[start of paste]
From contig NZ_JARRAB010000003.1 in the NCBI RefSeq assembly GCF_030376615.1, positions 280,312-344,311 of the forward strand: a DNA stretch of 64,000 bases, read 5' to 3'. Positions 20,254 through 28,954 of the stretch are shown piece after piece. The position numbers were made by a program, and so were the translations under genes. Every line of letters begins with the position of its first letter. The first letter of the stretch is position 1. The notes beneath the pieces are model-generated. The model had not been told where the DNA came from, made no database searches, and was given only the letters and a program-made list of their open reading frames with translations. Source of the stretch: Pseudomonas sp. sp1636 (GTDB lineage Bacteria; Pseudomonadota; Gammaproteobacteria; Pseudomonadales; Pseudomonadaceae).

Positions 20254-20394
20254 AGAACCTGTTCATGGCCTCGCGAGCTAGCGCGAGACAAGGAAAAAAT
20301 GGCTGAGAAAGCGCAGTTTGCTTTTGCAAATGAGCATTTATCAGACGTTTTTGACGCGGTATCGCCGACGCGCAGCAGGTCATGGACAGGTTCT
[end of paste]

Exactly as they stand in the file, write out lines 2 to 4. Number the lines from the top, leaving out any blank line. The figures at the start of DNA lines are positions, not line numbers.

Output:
Positions 20254-20394
20254 AGAACCTGTTCATGGCCTCGCGAGCTAGCGCGAGACAAGGAAAAAAT
20301 GGCTGAGAAAGCGCAGTTTGCTTTTGCAAATGAGCATTTATCAGACGTTTTTGACGCGGTATCGCCGACGCGCAGCAGGTCATGGACAGGTTCT